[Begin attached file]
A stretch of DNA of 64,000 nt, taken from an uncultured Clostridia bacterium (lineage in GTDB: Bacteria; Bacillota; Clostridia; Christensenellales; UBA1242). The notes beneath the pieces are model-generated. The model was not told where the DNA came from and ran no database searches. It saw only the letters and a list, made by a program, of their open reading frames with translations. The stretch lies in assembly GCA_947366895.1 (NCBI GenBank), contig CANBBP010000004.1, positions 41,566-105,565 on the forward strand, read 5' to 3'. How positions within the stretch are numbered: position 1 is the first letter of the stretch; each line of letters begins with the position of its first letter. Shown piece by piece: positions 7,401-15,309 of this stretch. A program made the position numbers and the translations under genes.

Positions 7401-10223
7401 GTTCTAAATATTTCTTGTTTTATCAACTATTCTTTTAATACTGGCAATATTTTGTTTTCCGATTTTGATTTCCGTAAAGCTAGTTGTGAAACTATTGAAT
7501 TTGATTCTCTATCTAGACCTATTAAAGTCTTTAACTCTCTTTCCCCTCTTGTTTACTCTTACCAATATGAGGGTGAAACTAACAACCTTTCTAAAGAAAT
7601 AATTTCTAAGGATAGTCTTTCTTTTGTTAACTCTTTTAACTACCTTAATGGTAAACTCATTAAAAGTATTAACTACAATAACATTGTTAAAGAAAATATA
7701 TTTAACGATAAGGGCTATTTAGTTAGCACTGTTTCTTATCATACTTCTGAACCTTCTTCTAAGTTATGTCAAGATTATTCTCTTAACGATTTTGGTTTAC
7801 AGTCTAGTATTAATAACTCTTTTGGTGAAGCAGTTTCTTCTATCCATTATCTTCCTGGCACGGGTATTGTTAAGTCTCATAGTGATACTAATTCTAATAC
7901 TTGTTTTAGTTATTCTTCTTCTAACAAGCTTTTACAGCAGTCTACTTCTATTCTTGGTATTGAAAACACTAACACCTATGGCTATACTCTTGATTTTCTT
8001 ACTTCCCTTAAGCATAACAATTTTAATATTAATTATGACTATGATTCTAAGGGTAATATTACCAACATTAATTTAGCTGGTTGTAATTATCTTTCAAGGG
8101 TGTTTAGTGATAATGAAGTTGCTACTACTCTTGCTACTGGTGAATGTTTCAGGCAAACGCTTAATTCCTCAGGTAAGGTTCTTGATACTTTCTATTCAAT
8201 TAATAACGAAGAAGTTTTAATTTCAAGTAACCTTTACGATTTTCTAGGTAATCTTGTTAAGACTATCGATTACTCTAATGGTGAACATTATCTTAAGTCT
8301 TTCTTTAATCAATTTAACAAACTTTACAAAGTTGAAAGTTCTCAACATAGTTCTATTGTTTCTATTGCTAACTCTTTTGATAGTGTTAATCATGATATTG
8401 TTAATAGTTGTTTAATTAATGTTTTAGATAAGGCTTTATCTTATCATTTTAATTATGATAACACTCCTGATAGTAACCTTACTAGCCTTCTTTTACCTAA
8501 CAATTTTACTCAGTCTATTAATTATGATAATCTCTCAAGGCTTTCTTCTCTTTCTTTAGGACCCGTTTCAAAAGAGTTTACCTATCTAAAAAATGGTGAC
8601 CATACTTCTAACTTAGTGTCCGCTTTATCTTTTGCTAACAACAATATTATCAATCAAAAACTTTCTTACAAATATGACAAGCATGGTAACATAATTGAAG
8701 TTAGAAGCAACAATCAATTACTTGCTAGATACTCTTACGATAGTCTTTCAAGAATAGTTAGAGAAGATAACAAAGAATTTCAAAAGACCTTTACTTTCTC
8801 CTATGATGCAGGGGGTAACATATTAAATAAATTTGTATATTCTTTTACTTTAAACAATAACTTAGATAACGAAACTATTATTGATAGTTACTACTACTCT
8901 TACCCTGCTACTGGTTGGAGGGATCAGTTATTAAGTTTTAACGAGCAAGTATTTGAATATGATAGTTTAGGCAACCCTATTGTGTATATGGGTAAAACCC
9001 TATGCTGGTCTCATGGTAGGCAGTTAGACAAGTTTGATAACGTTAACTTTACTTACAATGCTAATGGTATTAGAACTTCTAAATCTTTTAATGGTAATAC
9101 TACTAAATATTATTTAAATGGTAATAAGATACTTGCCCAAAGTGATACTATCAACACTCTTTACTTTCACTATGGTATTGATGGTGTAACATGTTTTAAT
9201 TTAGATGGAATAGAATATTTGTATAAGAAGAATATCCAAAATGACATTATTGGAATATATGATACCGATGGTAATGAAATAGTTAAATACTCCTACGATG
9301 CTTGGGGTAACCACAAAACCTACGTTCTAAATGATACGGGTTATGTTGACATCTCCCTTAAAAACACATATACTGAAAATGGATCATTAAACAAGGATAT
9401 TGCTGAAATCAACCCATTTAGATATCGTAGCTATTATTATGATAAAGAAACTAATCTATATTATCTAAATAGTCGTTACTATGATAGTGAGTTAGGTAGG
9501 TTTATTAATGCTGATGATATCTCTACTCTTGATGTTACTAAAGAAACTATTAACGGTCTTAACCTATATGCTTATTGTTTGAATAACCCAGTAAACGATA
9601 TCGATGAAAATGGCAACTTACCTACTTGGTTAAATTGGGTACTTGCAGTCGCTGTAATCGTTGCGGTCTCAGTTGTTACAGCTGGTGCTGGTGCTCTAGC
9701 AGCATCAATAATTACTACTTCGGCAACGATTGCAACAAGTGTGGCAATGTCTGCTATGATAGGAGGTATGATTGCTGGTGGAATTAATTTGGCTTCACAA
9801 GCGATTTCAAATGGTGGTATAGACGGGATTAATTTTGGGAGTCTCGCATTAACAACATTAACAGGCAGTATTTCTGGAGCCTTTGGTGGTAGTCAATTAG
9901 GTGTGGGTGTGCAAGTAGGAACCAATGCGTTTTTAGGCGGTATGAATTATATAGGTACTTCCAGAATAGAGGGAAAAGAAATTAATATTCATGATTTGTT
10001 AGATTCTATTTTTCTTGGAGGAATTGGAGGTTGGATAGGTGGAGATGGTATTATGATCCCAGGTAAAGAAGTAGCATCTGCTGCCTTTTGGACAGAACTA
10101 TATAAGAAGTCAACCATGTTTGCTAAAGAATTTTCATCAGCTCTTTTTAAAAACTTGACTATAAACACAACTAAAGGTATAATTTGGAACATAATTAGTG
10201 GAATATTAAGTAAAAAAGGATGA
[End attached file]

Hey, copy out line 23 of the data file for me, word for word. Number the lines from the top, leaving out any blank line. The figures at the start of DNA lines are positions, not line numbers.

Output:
9401 TGCTGAAATCAACCCATTTAGATATCGTAGCTATTATTATGATAAAGAAACTAATCTATATTATCTAAATAGTCGTTACTATGATAGTGAGTTAGGTAGG